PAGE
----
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2. COMMERCIAL GEOGRAPHY.
No text-book is prescribed. Candidates will be expected to know: (a) The general principles of geography as affecting industry and commerce. This includes some knowledge of the chief mineral, vegetable, and animal products which are articles of commerce, and a closer knowledge of the influence of climate, soil, and minerals upon industry, and of situation and means of communication upon commerce.
(b) The more important facts of the commercial geography of the world. The amount of knowledge expected is about that contained in H. R. Mill's Elementary commercial geography (Pitt Pr. ser. 1s. 6d.)
(c) The commercial geography of Australia.
This is not adequately
treated in the text-books. It should be studied with the same fulness as that of the British Islands, as given in Mill. Figures will be found in Coghlan's Statistics of the six States of Australia and New Zealand. (Sydney, Is.)
3. BOOK KEEPING.
The theory and practice of Book-keeping by Double Entry.
The nature of Nominal, Real, and Personal Accounts, and the distinc-
Transactions in connection with the forms of Bills of Exchange,
The recording of a set of Transactions, including Consignments, Open-
Simple Partnership Accounts with division of Profit and Loss.
Pitman's Book-keeping Simplified will indicate the standard of work required under the above headings.
4. BUSINESS CORRESPONDENCE.
Candidates will be asked to write simple business letters, on specified data. The examiners will consider in the first place the mechanical arrangement and style, and in the second the writing and spelling of the answers.
1. Any subject passed in an examination held by the Public Examinations Board.
Passages of average difficulty will be dictated for five minutes at
rates of 80, 100, and 120 words a minute. Candidates must hand in their notes and a longhand transcript. They must intimate within at least one day of the examination for what rate they intend to sit.
Candidates will be expected to answer questions on the care of the machine, to make a fair copy of a rough draft of an unpunctuated business letter, which may involve some easy arrangement of figures, and to type and rule in red ink an invoice, account, or other form of business document.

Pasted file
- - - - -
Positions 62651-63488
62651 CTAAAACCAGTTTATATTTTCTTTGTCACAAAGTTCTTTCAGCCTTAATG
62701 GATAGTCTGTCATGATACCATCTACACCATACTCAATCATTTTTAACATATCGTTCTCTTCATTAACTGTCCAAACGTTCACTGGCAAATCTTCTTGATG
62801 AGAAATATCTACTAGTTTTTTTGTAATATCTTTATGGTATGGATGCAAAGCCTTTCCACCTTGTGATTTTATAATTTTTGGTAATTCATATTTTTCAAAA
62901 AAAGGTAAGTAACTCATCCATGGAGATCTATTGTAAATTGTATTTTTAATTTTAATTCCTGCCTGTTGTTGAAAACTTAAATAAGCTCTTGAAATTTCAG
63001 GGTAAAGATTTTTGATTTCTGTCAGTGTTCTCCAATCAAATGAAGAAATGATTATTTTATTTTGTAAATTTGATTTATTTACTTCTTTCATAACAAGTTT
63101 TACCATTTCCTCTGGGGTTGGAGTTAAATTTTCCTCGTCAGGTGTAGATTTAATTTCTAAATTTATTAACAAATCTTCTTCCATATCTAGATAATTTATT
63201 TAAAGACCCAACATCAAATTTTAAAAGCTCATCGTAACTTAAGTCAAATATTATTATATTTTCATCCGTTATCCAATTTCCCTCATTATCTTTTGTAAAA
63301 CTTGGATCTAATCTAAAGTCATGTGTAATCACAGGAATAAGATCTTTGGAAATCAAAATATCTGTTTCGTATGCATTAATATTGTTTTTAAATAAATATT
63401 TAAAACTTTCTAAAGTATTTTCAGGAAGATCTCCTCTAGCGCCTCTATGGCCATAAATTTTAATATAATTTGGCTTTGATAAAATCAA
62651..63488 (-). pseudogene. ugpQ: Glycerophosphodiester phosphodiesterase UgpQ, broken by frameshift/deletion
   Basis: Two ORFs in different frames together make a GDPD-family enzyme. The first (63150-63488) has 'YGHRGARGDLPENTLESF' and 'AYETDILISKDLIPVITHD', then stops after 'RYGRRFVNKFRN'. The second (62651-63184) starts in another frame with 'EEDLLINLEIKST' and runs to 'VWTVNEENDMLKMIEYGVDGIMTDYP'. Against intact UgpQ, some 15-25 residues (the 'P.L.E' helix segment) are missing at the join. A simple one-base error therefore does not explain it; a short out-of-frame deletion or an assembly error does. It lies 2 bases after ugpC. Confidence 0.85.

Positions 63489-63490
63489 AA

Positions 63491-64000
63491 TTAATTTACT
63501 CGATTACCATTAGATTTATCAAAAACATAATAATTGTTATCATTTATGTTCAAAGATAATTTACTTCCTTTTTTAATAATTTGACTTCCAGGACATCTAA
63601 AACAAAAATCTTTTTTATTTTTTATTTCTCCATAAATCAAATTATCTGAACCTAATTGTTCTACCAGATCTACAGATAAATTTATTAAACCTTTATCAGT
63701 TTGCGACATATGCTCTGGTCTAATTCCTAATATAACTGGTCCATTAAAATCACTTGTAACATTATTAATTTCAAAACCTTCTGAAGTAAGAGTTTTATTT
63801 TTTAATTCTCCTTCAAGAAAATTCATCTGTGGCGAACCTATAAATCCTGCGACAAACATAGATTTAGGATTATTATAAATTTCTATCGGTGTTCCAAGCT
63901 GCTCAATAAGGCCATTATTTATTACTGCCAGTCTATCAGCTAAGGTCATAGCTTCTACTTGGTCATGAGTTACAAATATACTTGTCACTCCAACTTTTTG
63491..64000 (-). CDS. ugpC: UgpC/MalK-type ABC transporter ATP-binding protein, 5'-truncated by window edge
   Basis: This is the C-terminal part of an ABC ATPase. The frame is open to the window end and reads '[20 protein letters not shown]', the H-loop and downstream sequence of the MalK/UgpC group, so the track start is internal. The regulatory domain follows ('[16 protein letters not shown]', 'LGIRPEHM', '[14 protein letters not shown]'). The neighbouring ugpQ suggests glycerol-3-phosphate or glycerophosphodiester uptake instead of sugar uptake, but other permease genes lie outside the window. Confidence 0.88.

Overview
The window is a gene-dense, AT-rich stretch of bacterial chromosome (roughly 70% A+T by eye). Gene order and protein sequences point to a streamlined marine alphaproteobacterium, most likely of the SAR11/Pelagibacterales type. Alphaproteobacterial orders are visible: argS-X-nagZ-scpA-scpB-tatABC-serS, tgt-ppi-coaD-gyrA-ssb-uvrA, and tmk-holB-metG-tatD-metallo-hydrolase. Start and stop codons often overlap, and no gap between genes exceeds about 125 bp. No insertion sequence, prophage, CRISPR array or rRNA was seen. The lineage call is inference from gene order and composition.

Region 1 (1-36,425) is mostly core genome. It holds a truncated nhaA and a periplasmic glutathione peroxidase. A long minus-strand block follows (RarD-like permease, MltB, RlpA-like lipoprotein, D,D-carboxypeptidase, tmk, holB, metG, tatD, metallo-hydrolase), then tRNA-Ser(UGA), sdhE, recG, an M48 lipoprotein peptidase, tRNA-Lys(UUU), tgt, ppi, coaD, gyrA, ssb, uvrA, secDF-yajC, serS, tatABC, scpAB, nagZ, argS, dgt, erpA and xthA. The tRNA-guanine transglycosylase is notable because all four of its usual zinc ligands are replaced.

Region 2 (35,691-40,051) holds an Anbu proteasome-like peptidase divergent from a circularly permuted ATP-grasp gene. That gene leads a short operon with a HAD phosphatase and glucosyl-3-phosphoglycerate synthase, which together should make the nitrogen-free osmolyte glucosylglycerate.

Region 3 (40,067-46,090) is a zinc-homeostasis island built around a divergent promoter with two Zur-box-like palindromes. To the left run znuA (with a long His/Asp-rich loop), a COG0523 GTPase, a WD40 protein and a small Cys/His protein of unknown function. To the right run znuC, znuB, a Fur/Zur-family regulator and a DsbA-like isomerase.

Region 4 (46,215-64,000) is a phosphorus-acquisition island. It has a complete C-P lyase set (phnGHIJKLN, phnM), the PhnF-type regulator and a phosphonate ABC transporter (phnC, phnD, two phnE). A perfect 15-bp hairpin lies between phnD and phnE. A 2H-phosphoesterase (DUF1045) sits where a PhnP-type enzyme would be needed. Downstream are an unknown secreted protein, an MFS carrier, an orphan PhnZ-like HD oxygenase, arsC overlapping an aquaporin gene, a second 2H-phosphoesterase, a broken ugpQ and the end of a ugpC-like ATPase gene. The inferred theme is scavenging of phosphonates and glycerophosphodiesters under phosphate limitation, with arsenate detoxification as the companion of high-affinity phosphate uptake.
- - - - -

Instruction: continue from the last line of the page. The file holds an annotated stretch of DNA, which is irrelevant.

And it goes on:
Instruments of the leading types will be supplied; but each candidate may supply his own, and in such case an allowance of 2s. 6d. will be made.
4. MODEL DRAWING.
The course prescribed by the Board of Governors of the Public Library, Museum, and Art Gallery of South Australia, or any other approved course.
The Angas Engineering Exhibitions,
These Exhibitions are of the value of £60 per aunum, tenable for three years by undergraduates in Science. For conditions see the Calendar, Statutes, Chapter XIII. "Of the Angas Engineering Scholarship" and the "Angas Engineering Exhibitions," Sections 11 to 14 inclusive.
These Scholarships have been established by the Education Depart ment of the South Australian Government, under the following Regulations:
A. FOR DAY STUDENTS.
I. Three scholarships, of the value of £35, £30, and £25 respectively, will be offered for competition annually. Each Scholarship will be tenable for three years.
II. Candidates must have been resident in the colony for at least one year immediately preceding the examination, and must be under eighteen years of age on the 31st of December in the year in which the examination is held. They must not previously have attended any part of the day undergraduate course at the University.
III. The award of the scholarships shall be decided by the result of the Senior Public Examination of the University in 1900 and the Higher Public Examination in subsequent years, together with such further examination as may, if necessary, be prescribed by the University Council.
IV. The particular subjects of examination and the relative value of each shall be fixed by the University Council, subject to the approval of the Minister.